Some states flout HCBS Medicaid rules by requiring unpaid family caregiving

Liz Seegert

About Liz Seegert

Liz Seegert (@lseegert), is AHCJ’s topic editor on aging. Her work has appeared in NextAvenue.com, Journal of Active Aging, Cancer Today, Kaiser Health News, the Connecticut Health I-Team and other outlets. She is a senior fellow at the Center for Health Policy and Media Engagement at George Washington University and co-produces the HealthCetera podcast.

Photo: Fairfax County via Flickr

Photo: Fairfax County via Flickr

At least a dozen states compel family caregivers to provide unpaid assistance to qualify for Medicaid-funded home and community based services (HCBS), according to a report from the elder advocacy group Justice in Aging. The report features cases from the state of Florida in which there was a denial of benefits for needy elders, regardless of the caregiver’s employment hours or need for weekend respite care.

Across the country, questions are being raised about “how family assistance should be coordinated with Medicaid funded services,” according to report author Eric Carlson, a directing attorney at Justice in Aging.

At issue is the state’s definition of “medical necessity.” Federal Medicaid regulations require states to deliver HCBS under a service plan that cannot mandate unpaid assistance by family members such as adult children. In Florida, the “medical necessity” definition denies Medicaid-funded services when the state deems those services are provided for caregiver convenience. Denial of service means family caregivers have to step in to cover the service gap.

The report cited several examples of failure to address the consumer’s needs, strengths, preferences, and goals and for disregard of person-centered care. In one case, an 82year-old woman in Florida needed significant help with all of her activities of daily living. She lived with her daughter, who had not only provided care for her mother for years, but also held down a demanding full-time job. The daughter applied on her mother’s behalf for Medicaid-funded at-home assistance. The Medicaid program granted the application but for an insufficient number of hours, claiming that any additional hours “would only serve to enable the daughter to continue her job.” Medicaid program officials said that accommodating the daughter’s need to hold outside employment was an invalid focus on the daughter’s “convenience.”

According to the AARP report Home Alone, more than 40 million family caregivers provide 37 billion hours of unpaid care, valued at $470 billion. CMS regulations specifically highlight the need to include natural supports, which are described as “unpaid supports that are provided voluntarily to the individual in lieu of” Medicaid. The report noted that regulations also specify that “the planning process must not compel unpaid services.”

In reality, Medicaid programs often require family support, according to the report. Medicaid administrators assume that a family member will provide unpaid assistance. They then take take that unpaid assistance into account in refusing or reducing Medicaid-funded personal care services. These decisions essentially force family members to stay at home and provide care for loved ones.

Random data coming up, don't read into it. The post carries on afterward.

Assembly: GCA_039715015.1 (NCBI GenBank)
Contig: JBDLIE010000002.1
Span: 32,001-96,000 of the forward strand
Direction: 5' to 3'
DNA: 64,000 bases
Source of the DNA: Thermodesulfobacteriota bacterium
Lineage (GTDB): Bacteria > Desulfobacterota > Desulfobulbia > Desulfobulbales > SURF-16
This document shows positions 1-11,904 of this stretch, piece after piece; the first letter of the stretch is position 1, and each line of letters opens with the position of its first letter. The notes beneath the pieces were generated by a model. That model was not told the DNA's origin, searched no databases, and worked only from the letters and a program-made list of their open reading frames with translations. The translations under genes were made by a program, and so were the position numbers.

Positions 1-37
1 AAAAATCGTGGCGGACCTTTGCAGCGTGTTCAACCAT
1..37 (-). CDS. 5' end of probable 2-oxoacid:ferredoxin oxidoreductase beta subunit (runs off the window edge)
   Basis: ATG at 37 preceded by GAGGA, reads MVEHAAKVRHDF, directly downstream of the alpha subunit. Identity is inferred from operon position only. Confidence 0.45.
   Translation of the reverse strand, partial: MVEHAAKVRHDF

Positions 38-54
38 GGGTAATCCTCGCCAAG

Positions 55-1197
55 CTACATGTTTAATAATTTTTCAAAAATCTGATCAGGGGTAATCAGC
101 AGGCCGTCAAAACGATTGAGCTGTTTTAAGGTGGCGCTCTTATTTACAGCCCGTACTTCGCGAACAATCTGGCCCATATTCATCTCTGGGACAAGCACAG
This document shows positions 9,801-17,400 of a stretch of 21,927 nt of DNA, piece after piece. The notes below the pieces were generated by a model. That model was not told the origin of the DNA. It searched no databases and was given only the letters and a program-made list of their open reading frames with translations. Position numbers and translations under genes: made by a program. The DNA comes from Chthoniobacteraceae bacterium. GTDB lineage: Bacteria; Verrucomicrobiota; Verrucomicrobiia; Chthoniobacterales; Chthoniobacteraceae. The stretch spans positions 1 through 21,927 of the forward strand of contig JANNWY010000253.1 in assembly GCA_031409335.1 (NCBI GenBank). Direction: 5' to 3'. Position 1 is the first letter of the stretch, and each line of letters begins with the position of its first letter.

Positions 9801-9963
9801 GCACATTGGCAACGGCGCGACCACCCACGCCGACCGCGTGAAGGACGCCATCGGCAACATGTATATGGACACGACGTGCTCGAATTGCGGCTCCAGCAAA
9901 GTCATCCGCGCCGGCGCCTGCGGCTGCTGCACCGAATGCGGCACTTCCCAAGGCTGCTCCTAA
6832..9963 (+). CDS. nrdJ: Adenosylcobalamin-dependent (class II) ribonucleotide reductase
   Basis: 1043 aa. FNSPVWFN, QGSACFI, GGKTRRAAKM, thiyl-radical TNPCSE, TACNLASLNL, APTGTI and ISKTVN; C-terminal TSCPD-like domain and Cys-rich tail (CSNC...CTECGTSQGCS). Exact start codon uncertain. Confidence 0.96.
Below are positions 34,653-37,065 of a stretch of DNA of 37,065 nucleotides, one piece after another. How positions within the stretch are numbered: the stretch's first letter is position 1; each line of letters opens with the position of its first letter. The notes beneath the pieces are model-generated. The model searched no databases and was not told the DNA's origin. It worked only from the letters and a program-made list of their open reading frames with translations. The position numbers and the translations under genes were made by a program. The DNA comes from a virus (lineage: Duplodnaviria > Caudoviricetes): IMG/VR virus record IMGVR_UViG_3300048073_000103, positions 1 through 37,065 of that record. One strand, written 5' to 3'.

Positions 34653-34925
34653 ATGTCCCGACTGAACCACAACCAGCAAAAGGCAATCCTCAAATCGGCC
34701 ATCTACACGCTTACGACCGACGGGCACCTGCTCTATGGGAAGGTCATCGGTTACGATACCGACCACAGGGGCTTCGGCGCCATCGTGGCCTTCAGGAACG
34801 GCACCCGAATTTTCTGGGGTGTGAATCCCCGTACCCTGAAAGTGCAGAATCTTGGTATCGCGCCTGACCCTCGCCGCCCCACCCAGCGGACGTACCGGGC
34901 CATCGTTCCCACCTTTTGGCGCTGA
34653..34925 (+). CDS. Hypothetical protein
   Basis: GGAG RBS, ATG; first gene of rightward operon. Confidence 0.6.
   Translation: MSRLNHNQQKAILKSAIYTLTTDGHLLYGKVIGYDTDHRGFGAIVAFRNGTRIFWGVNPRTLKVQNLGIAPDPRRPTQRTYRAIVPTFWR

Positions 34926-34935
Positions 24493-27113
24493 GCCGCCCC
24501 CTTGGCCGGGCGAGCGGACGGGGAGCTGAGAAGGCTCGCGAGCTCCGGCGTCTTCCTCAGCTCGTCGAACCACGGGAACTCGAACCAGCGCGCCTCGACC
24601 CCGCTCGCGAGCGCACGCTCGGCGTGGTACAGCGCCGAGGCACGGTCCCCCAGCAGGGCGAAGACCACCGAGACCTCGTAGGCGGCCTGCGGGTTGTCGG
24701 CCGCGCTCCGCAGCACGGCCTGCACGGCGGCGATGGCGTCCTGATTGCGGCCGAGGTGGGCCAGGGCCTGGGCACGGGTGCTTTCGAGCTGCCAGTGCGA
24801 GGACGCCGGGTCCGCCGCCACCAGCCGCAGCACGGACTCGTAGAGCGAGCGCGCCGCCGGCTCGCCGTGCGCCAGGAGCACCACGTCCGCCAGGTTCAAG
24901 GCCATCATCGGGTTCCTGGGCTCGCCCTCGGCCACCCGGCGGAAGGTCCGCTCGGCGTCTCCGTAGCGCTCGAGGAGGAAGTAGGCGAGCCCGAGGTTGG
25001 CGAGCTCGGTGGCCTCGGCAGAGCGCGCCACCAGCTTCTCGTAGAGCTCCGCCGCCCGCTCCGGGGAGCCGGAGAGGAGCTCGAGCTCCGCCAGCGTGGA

Another case involved a legally-blind 77-year-old woman with multiple debilitating chronic conditions, including dementia. Her physician certified that she was incapacitated due to the severity of cognitive decline. Her primary caregiver was her husband, who suffered from Parkinson’s disease, other serious health conditions and had suffered two previous strokes. Yet a request for 63 hours of personal care service per week was cut back to 46 hours – because the MCO and hearing officer believed that the husband was able to fill in the gap.

Florida is not the only state that seemingly compels caregivers to provide unpaid care despite federal rules. Several other states employ similar Medicaid rules. Colorado requires that services be “[n]ot primarily for … the convenience of the client, caretaker, or provider.” Ohio likewise requires that services be “[n]ot provided primarily for … the convenience of the provider or anyone else other than the recipient.” Similar rules are followed in least 10 other states: Iowa, Kentucky, Maryland, Mississippi, Nebraska, New Hampshire, New Mexico, North Dakota, Tennessee and Wisconsin.

The report noted that, “an increased reliance on computerized service authorization algorithms may be exacerbating the problem.” Aging advocates encourage Medicaid beneficiaries and their advocates to forcefully assert the voluntariness requirement as described by CMS. But that can be challenging for many caregivers, who are overwhelmed, lack sufficient knowledge or resources to fight the system, or may have their own health issues to worry about. Here are some ideas for journalists to pursue:

  • Check the requirements for your state’s Medicaid HCBS – what does it say about patient-centered care, consumer preferences and goals? Is it another means for the state to save some money? Are people going without needed care?
  • Talk to local elder advocates to find examples of individuals who have been denied services because state officials believe family members should step up instead.
  • What are your state legislators doing to address these issues, or to provide more HCBS?

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